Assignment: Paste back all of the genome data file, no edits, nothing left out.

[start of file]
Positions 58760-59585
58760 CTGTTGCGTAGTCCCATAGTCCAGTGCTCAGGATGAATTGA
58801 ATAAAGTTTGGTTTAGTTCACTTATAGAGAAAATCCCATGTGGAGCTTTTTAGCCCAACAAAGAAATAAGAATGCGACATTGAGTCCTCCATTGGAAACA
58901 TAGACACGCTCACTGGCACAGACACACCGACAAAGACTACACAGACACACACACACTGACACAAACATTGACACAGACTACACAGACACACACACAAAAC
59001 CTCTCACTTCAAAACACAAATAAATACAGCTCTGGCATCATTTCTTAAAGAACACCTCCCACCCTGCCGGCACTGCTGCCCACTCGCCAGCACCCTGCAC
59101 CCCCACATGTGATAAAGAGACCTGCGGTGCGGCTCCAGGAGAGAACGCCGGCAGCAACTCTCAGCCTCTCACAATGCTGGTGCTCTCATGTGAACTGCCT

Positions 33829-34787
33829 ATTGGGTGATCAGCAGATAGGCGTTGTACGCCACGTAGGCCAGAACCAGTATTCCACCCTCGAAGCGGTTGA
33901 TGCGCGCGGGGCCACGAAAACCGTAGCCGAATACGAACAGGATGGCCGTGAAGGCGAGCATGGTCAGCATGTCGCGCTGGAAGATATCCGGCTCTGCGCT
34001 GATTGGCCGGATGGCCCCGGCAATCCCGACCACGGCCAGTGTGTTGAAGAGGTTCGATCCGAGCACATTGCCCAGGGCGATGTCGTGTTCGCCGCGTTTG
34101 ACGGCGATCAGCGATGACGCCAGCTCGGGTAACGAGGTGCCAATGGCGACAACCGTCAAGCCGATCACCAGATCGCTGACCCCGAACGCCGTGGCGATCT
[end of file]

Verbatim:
Positions 58760-59585
58760 CTGTTGCGTAGTCCCATAGTCCAGTGCTCAGGATGAATTGA
58801 ATAAAGTTTGGTTTAGTTCACTTATAGAGAAAATCCCATGTGGAGCTTTTTAGCCCAACAAAGAAATAAGAATGCGACATTGAGTCCTCCATTGGAAACA
58901 TAGACACGCTCACTGGCACAGACACACCGACAAAGACTACACAGACACACACACACTGACACAAACATTGACACAGACTACACAGACACACACACAAAAC
59001 CTCTCACTTCAAAACACAAATAAATACAGCTCTGGCATCATTTCTTAAAGAACACCTCCCACCCTGCCGGCACTGCTGCCCACTCGCCAGCACCCTGCAC
59101 CCCCACATGTGATAAAGAGACCTGCGGTGCGGCTCCAGGAGAGAACGCCGGCAGCAACTCTCAGCCTCTCACAATGCTGGTGCTCTCATGTGAACTGCCT

Positions 33829-34787
33829 ATTGGGTGATCAGCAGATAGGCGTTGTACGCCACGTAGGCCAGAACCAGTATTCCACCCTCGAAGCGGTTGA
33901 TGCGCGCGGGGCCACGAAAACCGTAGCCGAATACGAACAGGATGGCCGTGAAGGCGAGCATGGTCAGCATGTCGCGCTGGAAGATATCCGGCTCTGCGCT
34001 GATTGGCCGGATGGCCCCGGCAATCCCGACCACGGCCAGTGTGTTGAAGAGGTTCGATCCGAGCACATTGCCCAGGGCGATGTCGTGTTCGCCGCGTTTG
34101 ACGGCGATCAGCGATGACGCCAGCTCGGGTAACGAGGTGCCAATGGCGACAACCGTCAAGCCGATCACCAGATCGCTGACCCCGAACGCCGTGGCGATCT